In hindsight I’d like to pretend I was above all the complaining and whinging, but I wasn’t. I was very much part of the whinging and complaining.
When Nintendo first revealed Wind Waker I was whinging and complaining. Big time.
I was whinging and complaining whilst I was playing Wind Waker. Whilst playing one of the most beautiful video games ever made. A game bursting with imagination. A pure labour of love.
I was playing Wind Waker and saying things like, “I hate sailing,” “I hate these dungeons”.
And the worst: “this art style is for babies”.
I played Wind Waker with a scowl on my face and a neckbeard in my heart. It was a different time.
Recently we made fun of that time a Zelda trailer made grown men cry. For me personally, that was close to the bone.
Because I know.
I wasn’t in the crowd when Nintendo revealed Twilight Princess for the first time. I wasn’t even writing about video games in a professional capacity. But had I been? Knowing my own personal investment in the Zelda series. Knowing what Ocarina of Time had meant to me at one point in my life, I might have watched Miyamoto reveal Twilight Princess and I might have cried. Engulfed in a warped state of fandom, tears would have been a possibility for me at that point in my life.
That’s a little tough to admit, but it’s true.
Again: it was a different time.
Later, when Twilight Princess was released, I convinced myself I loved it.
I got used to the Wiimote and its clumsy, inconsistent detection. I convinced myself it felt natural. I baulked initially at the camera and my inability to control it but pretended it was worth it for the addition of motion controls. I cringed at Link’s clunky (even for 2006) running animations, but told myself visuals weren’t important. No, this is the Zelda I wanted, this is the Zelda I begged for. I would love this game no matter what.
I got angry at an 8.8 review score.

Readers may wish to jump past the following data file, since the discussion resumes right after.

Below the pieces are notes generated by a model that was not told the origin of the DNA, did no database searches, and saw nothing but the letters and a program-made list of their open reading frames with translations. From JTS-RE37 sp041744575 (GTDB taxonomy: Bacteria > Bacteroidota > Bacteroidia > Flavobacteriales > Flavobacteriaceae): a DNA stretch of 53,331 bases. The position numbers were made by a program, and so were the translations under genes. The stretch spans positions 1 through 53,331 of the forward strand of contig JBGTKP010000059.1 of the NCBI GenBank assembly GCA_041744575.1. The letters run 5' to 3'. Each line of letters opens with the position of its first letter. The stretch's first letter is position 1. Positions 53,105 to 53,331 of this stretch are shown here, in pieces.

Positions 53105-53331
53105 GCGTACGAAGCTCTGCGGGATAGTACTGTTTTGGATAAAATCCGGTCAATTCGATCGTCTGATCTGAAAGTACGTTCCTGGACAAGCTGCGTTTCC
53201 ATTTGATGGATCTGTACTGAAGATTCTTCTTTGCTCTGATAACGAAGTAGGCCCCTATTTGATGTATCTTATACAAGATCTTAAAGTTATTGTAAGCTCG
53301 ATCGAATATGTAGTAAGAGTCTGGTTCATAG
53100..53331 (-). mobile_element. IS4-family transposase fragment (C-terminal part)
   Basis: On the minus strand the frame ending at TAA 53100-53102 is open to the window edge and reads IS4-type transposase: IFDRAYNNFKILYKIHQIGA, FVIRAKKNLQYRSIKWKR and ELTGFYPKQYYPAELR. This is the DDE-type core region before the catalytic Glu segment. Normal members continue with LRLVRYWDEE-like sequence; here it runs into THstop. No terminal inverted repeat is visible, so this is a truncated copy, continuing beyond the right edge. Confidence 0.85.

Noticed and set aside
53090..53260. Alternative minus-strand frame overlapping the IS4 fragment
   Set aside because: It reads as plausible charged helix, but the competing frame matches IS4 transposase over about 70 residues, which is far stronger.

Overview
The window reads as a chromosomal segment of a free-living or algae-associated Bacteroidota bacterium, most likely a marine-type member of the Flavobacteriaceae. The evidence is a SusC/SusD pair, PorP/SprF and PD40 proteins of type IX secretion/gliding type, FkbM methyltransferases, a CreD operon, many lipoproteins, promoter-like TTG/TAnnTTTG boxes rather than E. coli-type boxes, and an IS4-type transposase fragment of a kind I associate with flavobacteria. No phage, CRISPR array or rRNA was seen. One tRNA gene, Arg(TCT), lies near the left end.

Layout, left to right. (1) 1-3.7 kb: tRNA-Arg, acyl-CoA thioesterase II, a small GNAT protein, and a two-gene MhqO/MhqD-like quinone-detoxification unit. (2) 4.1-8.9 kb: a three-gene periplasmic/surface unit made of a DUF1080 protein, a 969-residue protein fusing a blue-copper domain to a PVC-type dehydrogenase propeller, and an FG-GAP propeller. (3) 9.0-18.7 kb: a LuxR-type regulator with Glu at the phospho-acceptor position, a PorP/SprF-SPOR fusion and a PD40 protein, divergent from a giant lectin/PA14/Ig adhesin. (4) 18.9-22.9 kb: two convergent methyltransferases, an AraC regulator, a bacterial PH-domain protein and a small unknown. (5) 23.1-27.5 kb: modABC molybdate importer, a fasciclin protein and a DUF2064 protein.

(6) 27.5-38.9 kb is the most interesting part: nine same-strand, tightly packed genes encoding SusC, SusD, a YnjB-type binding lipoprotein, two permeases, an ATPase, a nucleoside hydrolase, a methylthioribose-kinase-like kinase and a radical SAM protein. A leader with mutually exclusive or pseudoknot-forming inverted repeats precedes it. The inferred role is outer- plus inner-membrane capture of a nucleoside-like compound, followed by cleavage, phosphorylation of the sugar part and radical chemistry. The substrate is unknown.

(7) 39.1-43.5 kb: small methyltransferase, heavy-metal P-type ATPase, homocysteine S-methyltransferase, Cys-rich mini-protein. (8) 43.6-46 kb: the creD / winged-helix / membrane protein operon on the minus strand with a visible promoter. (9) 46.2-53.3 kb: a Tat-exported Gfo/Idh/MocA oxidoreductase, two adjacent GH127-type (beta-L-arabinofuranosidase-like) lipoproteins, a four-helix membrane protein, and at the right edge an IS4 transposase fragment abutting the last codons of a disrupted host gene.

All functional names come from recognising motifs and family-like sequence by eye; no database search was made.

Dear God. What was wrong with me?
Fast forward. 2016. Last weekend I tried to replay Twilight Princess in its current HD incarnation. It was not as I remembered.
Today stripped of the hype, Twilight Princess feels like a physical testament to the follies of pandering to a vocal minorities; a game built by committee. In a weird sense, it almost feels like fan fiction.
Its art style is flat. Its controls, unwieldy. Its camera makes it near-impossible to play with any real pleasure in the sense of control. Its opening section mostly focuses on a confusing quest that involves using a hawk to find a baisonette to get a fishing rod. A fishing rod used to catch a fish that feeds a cat so that cat can return to its owner who runs a shop that sells the item you need to leave your village and actually embark on your quest.
Just writing those sentences is painful. Playing through it is worse.
Point being: Twilight Princess is obtuse. It’s strange. It makes no sense and, in 2016, it’s a very difficult video game to play, let alone enjoy in any real way outside of pure nostalgia.
More importantly, in a historical context, Twilight Princess is the first Zelda game that actively took a step backwards. It was so intent on mimicking Ocarina of Time both tonally and mechanically that it abandoned almost every forward step that Wind Waker made. Playing both HD remakes side-by-side today, it seems inconceivable that Twilight Princess was released after Wind Waker.
Wind Waker pushed at the seams, pushed at our expectations of what a Zelda game could be. In some ways in failed, but in others succeeded spectacularly. Nintendo, in an attempt to cater to its fanbase tossed out the baby with the bathwater. The end result, Twilight Princess: a video game that was already dated when it was released in 2006. Today, in 2016 it feels like an antique.
I’ve got no-one to blame but myself. Twilight Princess is what I wanted.
Playing Twilight Princess now, in 2016, is a painful experience. It’s a time capsule. A teenage diary. A stark reminder that, in 2006, I was a bad person with terrible ideas about what video games should or couldn’t be. A reminder that I was resistant to change. A reminder that I was capable of genuine anger when something I loved didn’t cater to my own specific tastes. A reminder that I wasn’t really capable of looking outside my own fandom.
Twilight Princess is (and was) a product of its time. And Wind Waker, in hindsight, feels timeless.